Tax Reforms a pain

So, the Republican Party has done their best to pivot from healthcare (no surprise) to Tax Reform, believing that their years of preparation, and an underlying agreement on their policy platforms will win the day. Note the word agreement. Seems Ryan and McConnell forgot that their caucus includes moderates and conservatives.

So as you may have surmised, that pivot ain’t gonna be easy, regardless of the general agreements that republicans have that taxes are too high and complicated and that by cutting them America will see a massive boost in growth and productivity, because reasons (the math never checked out on that one but whatever). So, what’s the problem then? Well, it turns out there’s three things:

  1. They haven’t passed a budget:
    One of the major ways to pass any big reform is the reconciliation pathway (remember that) which means that so long as the bill doesn’t boost the deficit over ten years, the bill only needs 50 votes to pass. Problem is the Republicans have neither presented nor passed a budget, which means they can’t use reconciliation. The democrats are willing to work with the Republicans to pass a budget, but they have demands, including prioritizing the middle class over the rich, and reducing the deficit as best they can. McConnell apparently doesn’t care about the deficit anymore and has rejected any cooperation out of hand. Well, good luck with that I guess.
  2. Conservatives want to see a bill:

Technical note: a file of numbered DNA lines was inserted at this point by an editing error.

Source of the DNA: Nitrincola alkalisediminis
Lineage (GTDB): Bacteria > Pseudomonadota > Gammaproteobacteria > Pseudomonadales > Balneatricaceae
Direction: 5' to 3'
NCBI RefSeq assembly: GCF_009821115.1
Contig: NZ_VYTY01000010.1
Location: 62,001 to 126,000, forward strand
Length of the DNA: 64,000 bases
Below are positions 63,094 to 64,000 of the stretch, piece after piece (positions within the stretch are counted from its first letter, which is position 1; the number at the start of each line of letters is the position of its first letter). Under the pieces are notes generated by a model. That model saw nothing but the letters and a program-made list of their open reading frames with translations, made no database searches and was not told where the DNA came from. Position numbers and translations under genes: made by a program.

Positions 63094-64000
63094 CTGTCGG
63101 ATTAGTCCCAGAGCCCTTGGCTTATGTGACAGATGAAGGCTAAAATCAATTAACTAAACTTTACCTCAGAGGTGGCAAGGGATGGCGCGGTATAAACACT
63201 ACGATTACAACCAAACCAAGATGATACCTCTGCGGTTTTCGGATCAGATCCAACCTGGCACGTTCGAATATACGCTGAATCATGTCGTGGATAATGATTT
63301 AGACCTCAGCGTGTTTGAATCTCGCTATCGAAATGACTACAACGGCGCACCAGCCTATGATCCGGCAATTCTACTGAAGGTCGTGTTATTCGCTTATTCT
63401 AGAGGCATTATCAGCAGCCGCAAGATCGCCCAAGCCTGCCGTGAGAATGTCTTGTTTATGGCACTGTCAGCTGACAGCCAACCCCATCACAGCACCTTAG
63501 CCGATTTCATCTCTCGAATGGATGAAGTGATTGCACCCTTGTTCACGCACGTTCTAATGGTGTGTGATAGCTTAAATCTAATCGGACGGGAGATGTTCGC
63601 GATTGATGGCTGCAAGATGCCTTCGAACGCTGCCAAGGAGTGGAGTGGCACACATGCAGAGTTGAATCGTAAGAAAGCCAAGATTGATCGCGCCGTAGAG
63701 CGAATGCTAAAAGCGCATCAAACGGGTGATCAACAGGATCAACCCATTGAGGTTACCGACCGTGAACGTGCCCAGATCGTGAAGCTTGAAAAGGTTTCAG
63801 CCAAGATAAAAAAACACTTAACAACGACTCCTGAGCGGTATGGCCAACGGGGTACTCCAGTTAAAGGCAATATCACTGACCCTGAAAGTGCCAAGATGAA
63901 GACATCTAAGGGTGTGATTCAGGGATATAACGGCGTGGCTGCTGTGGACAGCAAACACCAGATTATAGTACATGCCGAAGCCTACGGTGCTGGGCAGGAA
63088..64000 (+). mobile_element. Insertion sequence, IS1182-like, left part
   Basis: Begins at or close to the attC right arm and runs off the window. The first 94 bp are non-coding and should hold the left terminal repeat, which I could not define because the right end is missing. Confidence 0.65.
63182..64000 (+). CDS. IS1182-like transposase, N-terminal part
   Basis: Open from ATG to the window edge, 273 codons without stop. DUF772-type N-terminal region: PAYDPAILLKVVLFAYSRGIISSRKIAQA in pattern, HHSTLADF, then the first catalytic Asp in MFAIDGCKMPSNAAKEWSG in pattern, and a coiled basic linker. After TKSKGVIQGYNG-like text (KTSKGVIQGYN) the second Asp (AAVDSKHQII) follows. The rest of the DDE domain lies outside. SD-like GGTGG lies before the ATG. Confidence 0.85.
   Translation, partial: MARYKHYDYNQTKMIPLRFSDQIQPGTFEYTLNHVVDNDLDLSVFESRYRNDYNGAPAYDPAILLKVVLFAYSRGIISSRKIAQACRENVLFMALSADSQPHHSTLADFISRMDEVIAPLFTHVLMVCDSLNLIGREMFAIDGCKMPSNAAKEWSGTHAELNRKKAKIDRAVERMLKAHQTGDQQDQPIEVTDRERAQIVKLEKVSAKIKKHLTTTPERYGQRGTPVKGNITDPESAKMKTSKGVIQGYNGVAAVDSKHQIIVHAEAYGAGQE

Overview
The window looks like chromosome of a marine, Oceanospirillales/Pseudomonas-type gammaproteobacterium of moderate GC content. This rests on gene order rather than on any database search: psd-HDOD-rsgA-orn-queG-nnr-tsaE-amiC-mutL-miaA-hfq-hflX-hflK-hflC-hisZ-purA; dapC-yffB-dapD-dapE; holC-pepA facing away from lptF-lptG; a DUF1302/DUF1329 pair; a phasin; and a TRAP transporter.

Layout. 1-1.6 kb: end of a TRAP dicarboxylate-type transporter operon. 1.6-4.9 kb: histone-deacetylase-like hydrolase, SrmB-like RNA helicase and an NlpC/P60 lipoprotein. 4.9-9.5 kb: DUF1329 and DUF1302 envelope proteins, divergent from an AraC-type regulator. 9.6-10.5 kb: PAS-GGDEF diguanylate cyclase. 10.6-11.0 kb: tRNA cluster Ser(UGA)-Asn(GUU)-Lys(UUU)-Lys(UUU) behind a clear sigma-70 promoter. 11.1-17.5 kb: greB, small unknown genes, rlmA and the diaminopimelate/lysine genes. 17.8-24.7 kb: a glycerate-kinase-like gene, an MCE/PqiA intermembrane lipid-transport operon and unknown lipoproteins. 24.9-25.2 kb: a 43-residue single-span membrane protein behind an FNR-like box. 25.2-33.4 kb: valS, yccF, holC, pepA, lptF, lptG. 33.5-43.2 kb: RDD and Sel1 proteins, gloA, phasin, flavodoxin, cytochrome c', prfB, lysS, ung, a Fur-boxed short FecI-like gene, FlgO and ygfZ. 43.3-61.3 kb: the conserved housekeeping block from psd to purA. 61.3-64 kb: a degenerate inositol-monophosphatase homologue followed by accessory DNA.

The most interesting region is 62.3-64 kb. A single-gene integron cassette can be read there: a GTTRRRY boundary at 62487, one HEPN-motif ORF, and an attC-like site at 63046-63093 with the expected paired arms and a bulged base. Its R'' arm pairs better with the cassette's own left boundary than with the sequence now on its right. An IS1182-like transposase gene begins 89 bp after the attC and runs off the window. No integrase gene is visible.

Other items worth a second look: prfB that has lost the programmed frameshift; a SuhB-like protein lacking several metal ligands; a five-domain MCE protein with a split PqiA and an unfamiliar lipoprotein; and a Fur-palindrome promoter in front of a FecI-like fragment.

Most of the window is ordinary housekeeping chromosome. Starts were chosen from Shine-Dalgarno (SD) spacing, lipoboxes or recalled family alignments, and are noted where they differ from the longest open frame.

The Freedom Caucus is demanding to see a bill before they provide any votes, reopening old wounds in the party, and reminding everyone that the Freedom Caucus loves to rain on everyone’s parade. As the leadership doesn’t yet have a bill, conservatives aren’t likely to be happy, which of course relates to the third problem.
  3. Conservatives and Moderates won’t necessarily work together:
    Moderates are concerned about the proposed cuts in the budget, and want to ensure that tax reform is not solely to the benefit of the rich, and are also willing to work with the democrats to ensure a bipartisan consensus. Conservatives want more cuts, and most definitely won’t work with Democrats. See the problem here? Given that the moderates have recently developed a backbone, it’s possible this may derail the process, especially if they get support from Sen. Collins (Mai.) and the like.

So it turns out, Tax Reforms complicated. Imagine that. Unless Ryan and McConnell can either get their caucus to cooperate (which isn’t impossible but neither is it likely) so that they can pass a budget, much less actual Tax Reform, it’s very doubtful this ‘once in a lifetime chance’ will happen for them again and I don’t doubt the leadership knows it.

So, maybe America’s looking at tax cuts, and not reform instead? Seems about as likely at this point as anything.